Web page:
… was authorized on this date in 1964. According to the National Park Service:
Fort Bowie commemorates in its 1000 acres, the story of the bitter conflict between the Chiricahua Apaches and the United States military. For more than 30 years Fort Bowie and Apache Pass were the focal point of military operations eventually culminating in the surrender of Geronimo in 1886 and the banishment of the Chiricahuas to Florida and Alabama. It was the site of the Bascom Affair, a wagon train massacre, and the battle of Apache Pass, where a large force of Chiricahua Apaches under Mangus Colorados and Cochise fought the California Volunteers. The remains of Fort Bowie today are carefully preserved, the adobe walls of various post buildings and the ruins of a Butterfield Stage Station.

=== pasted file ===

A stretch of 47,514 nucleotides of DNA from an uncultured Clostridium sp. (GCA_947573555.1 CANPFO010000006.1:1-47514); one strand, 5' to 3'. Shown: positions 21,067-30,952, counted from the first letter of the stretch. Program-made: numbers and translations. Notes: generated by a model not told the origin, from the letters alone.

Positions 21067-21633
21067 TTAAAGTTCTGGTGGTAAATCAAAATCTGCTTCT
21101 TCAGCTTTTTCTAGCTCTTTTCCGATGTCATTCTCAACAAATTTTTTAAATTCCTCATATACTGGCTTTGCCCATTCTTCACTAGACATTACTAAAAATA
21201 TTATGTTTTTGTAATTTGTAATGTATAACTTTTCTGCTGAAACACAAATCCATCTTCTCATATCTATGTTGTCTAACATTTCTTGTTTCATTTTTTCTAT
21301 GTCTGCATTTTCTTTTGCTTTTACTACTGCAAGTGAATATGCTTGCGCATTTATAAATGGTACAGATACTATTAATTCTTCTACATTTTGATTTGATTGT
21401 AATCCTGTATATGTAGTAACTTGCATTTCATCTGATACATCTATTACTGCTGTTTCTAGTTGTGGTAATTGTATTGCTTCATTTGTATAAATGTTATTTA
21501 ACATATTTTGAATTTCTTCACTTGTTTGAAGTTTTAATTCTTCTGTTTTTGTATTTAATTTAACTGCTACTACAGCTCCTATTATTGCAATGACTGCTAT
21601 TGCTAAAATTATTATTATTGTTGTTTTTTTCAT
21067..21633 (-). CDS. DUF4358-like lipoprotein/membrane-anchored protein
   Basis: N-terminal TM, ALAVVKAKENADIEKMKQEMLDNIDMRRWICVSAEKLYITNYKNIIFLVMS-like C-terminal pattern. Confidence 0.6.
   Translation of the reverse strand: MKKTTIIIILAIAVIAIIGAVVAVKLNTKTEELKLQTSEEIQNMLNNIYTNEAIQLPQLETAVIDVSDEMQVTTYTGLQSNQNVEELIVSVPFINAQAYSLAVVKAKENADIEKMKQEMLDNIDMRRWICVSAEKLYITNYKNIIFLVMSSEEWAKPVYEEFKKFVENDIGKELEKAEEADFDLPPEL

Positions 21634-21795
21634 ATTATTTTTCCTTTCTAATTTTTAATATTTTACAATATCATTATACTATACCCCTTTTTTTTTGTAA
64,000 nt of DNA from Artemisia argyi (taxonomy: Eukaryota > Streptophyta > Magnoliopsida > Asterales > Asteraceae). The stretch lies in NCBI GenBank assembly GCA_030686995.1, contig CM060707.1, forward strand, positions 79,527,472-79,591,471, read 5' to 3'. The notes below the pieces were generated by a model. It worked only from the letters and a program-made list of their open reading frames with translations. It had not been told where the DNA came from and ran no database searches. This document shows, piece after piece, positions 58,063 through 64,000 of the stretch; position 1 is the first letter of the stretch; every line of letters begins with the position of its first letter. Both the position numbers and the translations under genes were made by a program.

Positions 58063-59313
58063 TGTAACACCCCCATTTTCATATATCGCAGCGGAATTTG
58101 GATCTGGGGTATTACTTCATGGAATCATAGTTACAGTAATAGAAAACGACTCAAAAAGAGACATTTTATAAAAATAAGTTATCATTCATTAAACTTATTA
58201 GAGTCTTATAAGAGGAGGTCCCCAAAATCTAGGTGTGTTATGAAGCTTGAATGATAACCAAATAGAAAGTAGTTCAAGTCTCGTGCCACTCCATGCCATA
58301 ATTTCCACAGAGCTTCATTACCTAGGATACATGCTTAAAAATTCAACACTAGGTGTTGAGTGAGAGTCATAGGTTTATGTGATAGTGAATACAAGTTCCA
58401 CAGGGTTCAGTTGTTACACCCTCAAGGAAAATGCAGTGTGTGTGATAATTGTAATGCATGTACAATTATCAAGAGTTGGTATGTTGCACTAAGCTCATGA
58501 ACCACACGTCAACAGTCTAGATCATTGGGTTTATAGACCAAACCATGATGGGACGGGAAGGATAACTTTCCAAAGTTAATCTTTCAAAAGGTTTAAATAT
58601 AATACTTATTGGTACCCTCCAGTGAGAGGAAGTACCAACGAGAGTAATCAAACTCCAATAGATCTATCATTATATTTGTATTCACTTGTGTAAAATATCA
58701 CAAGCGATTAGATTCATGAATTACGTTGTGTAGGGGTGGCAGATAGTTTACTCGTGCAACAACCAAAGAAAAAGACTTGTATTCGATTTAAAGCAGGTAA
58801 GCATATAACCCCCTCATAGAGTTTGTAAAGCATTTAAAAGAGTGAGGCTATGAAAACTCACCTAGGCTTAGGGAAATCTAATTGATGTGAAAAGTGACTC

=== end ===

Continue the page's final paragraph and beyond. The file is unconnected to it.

Visiting Fort Bowie requires a three mile round trip hike — unless you use the handicap entrance, which they keep a secret until you show up after walking a mile-and-a-half on a July afternoon with a daughter eight months pregnant and a two-year-old grandson.